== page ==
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ID 115045
Title Alternative
Electrical muscle stimulation on upper and lower limb muscles in critically ill patients
Author
Nakanishi, Nobuto Tokushima University
Yamamoto, Tomoko Tokushima University
Nakataki, Emiko Tokushima Prefectural Central Hospital KAKEN Search Researchers
Keywords
Electrical muscle stimulation
Muscle atrophy
Intensive care unit-acquired weakness
Proteolysis
Critically ill patients
Content Type
Journal Article
Description
Objectives: Electrical muscle stimulation (EMS) is widely used to enhance lower limb mobilization. Although upper limb muscle atrophy is common in critically ill patients, EMS application for the upper limbs has been rarely reported. The purpose of this study was to investigate whether EMS prevents upper and lower limb muscle atrophy and improves physical function.
Design: Randomized controlled trial.
Setting: Two-center, mixed medical/surgical intensive care unit (ICU).
Patients: Adult patients who were expected to be mechanically ventilated for >48 h and stay in the ICU for >5 days.
Interventions: Forty-two patients were randomly assigned to the EMS (n = 17) or control group (n = 19).
Measurements and Main Results: Primary outcomes were change in muscle thickness and cross-sectional area of the biceps brachii and rectus femoris from day 1 to 5. Secondary outcomes included incidence of ICU-acquired weakness (ICU-AW), ICU mobility scale (IMS), length of hospitalization, and amino acid levels. The change in biceps brachii muscle thickness was −1.9% vs. −11.2% in the EMS and control (p = 0.007) groups, and the change in cross-sectional area was −2.7% vs. −10.0% (p = 0.03). The change in rectus femoris muscle thickness was −0.9% vs. −14.7% (p = 0.003) and cross-sectional area was −1.7% vs. −10.4% (p = 0.04). No significant difference was found in ICU-AW (13% vs. 40%; p = 0.20) and IMS (3 vs. 2; p = 0.42) between the groups. The length of hospitalization was shorter in the EMS group (23 [19–34] vs. 40 [26–64] days) (p = 0.04). On day 3, the change in the branched-chain amino acid level was lower in the EMS group (40.5% vs. 71.5%; p = 0.04).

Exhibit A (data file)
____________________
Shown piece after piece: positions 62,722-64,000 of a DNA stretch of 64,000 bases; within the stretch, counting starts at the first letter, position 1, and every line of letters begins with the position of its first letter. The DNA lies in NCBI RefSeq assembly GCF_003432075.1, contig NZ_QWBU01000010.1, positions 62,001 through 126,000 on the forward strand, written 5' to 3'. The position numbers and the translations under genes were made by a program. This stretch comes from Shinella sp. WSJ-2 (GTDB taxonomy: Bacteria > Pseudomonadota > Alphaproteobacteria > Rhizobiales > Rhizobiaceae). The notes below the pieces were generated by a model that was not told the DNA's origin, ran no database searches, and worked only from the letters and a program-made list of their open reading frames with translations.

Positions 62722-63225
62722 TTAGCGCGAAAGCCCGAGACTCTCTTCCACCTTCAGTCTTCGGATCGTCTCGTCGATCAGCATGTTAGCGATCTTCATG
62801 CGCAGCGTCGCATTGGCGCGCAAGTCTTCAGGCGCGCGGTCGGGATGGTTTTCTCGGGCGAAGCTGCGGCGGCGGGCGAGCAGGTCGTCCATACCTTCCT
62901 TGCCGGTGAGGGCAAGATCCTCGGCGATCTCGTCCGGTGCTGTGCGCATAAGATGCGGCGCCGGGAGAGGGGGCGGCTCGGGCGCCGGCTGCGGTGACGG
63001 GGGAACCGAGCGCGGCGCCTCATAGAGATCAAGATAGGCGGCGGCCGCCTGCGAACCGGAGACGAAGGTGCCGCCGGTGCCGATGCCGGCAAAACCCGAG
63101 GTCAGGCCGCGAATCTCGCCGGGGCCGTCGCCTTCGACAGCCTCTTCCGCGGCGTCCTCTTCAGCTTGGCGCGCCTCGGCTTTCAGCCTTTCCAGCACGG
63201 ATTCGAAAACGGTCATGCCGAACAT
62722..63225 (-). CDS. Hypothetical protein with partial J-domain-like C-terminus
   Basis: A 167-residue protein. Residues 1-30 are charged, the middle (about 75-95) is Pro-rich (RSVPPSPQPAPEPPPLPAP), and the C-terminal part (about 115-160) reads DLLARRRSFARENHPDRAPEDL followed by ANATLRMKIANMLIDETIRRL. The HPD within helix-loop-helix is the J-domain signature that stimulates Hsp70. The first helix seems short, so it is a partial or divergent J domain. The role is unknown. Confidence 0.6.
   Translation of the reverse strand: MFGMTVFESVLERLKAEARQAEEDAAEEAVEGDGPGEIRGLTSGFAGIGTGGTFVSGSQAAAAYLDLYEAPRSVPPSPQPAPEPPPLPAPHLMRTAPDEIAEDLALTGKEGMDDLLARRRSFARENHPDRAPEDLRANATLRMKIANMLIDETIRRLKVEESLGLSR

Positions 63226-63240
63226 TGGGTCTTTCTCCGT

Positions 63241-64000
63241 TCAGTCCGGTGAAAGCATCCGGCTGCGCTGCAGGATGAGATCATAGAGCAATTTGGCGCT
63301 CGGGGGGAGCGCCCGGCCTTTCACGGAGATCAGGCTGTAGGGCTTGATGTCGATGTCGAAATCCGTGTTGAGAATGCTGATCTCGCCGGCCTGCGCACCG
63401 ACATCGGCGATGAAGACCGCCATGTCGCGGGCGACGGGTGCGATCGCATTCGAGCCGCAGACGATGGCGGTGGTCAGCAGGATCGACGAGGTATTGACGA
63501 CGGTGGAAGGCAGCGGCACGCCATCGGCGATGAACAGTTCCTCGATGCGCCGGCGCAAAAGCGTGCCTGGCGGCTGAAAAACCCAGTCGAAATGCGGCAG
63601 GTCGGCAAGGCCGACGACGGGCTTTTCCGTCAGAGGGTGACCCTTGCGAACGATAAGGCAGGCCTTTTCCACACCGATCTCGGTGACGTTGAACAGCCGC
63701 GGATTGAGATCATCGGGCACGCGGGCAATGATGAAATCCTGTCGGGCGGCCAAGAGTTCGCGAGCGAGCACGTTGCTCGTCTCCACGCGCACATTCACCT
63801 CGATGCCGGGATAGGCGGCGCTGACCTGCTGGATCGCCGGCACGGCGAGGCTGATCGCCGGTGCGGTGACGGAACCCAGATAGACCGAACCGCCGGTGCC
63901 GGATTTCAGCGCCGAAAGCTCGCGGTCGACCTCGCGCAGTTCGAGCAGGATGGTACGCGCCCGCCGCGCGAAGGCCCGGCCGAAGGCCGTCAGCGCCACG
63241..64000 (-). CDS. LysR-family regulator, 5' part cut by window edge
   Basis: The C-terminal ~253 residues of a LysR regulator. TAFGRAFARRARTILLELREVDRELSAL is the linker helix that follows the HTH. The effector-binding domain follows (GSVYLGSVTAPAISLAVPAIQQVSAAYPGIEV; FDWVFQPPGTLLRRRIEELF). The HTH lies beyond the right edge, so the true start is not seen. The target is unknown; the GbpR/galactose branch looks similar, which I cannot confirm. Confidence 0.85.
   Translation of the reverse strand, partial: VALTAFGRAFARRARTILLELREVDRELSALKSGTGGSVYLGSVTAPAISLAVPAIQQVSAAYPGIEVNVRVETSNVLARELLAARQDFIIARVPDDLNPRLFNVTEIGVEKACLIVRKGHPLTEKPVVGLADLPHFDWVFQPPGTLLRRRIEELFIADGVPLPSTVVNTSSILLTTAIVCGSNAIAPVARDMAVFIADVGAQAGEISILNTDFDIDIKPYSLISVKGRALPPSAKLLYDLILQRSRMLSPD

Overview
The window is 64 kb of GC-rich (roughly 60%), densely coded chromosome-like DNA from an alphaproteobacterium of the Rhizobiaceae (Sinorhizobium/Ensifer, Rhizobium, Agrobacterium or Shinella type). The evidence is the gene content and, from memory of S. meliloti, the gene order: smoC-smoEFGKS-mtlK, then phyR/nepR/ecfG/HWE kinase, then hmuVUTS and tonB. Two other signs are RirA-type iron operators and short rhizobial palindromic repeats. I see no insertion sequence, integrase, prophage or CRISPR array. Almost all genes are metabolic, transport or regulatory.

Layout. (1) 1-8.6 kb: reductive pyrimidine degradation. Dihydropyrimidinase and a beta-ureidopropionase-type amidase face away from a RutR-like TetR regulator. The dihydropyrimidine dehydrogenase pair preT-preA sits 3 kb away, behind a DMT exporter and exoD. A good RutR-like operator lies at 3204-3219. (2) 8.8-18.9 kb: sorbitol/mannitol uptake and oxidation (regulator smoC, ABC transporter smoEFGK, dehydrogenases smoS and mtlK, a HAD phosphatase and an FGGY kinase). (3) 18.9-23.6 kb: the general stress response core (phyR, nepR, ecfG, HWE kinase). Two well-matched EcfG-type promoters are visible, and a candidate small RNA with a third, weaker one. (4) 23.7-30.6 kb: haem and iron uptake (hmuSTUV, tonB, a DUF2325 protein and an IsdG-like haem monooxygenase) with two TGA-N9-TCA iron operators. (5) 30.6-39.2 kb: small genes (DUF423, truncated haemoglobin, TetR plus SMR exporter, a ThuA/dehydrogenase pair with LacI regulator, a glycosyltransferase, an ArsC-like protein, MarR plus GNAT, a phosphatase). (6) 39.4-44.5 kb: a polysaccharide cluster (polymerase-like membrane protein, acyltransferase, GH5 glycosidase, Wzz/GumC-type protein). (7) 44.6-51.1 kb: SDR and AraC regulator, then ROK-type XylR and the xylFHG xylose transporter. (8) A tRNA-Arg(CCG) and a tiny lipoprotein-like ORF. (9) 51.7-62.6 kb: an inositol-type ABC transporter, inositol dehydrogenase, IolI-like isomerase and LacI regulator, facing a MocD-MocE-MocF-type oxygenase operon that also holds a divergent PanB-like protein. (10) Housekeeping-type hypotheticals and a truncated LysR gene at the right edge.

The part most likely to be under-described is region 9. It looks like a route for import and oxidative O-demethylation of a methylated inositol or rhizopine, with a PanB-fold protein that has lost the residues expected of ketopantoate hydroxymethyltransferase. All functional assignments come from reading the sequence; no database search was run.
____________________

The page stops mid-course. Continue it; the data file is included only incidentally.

Conclusion: In critically ill patients, EMS prevented upper and lower limb muscle atrophy and attenuated proteolysis and decreased the length of hospitalization.
Journal Title
Critical Care Medicine
ISSN
00903493
15300293
NCID
AA00620383
Publisher
Society of Critical Care Medicine|Wolters Kluwer Health
Volume
48
Issue
11
Start Page
e997
End Page
e1003
Published Date
2020-08-03
DOI (Published Version)
URL ( Publisher's Version )
FullText File
language
eng
TextVersion
Author
departments
University Hospital
Medical Sciences